Eighty-four years and a day ago, The New Yorker magazine debuted in the United States. Its first cover featured a semi-serious drawing of a stereotypical northeastern aristocrat, who was dubbed "Eustace Tilley." In 2005, a New Yorker contributor wrote that it still wasn't clear whether the portrait's subject is being represented as a "cultivated observer of life's small beauties, or...being ridiculed as a foppish anachronism?"
Regardless, Tilly has become a sort of mascot for the publication. And since 1994, every year the magazine has invited artists worldwide to remix this drawing.
Earlier this year, Camilo Ramirez of Colombia, finally finished his entry--albeit too late for entry into the 2008 contest. About a month ago, he posted his drawing: Steve Jobs as Eustace Tilley, pondering the Apple logo while clutching an iPhone.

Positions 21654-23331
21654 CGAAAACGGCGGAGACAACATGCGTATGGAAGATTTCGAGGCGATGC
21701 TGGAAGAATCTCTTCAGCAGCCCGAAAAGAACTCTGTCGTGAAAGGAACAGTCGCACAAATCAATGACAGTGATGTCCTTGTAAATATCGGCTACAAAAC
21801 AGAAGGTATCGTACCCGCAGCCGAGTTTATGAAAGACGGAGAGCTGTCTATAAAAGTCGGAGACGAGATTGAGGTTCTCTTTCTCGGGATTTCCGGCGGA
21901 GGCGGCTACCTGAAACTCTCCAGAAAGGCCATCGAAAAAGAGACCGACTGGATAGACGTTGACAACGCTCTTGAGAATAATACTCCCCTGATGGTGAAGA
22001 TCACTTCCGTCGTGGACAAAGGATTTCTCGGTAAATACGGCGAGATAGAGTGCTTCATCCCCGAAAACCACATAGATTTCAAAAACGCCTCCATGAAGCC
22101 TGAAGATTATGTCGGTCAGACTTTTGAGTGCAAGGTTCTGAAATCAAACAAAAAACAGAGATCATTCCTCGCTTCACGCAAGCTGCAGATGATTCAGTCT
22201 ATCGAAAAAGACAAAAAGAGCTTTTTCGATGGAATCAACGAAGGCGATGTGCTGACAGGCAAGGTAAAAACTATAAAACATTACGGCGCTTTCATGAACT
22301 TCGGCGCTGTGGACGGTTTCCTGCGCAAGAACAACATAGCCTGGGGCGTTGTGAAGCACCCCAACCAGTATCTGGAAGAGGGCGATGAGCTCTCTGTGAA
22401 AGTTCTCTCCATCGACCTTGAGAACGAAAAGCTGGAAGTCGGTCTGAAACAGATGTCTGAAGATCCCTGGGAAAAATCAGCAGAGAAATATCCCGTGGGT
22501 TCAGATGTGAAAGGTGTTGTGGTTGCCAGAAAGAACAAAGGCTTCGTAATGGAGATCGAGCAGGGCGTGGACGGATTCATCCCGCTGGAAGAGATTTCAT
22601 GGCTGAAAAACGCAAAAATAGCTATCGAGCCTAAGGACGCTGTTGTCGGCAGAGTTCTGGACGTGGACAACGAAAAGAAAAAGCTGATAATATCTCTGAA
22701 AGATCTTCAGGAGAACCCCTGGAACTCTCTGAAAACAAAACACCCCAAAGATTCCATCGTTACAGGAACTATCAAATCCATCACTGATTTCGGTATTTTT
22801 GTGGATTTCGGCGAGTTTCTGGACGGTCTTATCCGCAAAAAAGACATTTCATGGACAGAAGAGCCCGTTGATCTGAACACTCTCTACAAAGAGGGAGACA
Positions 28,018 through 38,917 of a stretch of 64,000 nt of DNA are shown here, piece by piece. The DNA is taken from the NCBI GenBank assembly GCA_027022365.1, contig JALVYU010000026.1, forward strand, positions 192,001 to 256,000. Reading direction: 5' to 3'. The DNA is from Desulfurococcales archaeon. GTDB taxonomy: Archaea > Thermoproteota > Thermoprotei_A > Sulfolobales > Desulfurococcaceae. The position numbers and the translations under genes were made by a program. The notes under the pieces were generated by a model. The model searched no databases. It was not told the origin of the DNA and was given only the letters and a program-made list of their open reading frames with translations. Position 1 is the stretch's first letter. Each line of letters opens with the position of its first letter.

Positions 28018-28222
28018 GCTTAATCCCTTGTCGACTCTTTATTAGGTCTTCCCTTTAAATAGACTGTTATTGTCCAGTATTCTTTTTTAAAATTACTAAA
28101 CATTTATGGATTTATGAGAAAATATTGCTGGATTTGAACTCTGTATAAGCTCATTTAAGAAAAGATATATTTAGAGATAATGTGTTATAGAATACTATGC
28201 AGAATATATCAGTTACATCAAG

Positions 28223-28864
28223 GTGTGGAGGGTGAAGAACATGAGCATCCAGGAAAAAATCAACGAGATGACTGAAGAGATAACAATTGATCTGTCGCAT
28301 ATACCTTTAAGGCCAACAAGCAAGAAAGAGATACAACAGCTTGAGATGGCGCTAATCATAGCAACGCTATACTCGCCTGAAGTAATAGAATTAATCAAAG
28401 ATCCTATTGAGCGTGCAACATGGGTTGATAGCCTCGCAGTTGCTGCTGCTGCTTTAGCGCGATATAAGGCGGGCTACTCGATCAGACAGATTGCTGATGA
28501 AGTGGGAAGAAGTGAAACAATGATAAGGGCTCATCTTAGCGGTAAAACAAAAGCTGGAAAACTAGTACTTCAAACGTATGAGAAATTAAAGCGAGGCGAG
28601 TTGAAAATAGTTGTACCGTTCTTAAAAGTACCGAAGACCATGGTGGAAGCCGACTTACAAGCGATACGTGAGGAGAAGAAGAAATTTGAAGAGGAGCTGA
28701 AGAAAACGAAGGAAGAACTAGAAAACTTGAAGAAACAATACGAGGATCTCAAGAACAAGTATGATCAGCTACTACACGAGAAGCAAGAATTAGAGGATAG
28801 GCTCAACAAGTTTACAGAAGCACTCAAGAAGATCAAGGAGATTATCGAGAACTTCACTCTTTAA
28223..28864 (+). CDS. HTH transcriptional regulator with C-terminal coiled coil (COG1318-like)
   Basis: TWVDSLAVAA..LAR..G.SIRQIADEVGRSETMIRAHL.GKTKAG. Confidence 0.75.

So the question remains: is the artist commenting on Jobs as a cultivated observer of gadgetry or mocking him for his peculiar personality? Although I'm no great art critic, I'd say neither. Or perhaps both.
Either way, I applaud Ramirez's efforts and I'd love to have this mock cover done up as a poster.
[via Apple 2.0]
This story, "Steve Jobs Makes The New Yorker Cover, Sort of" was originally published by Macworld.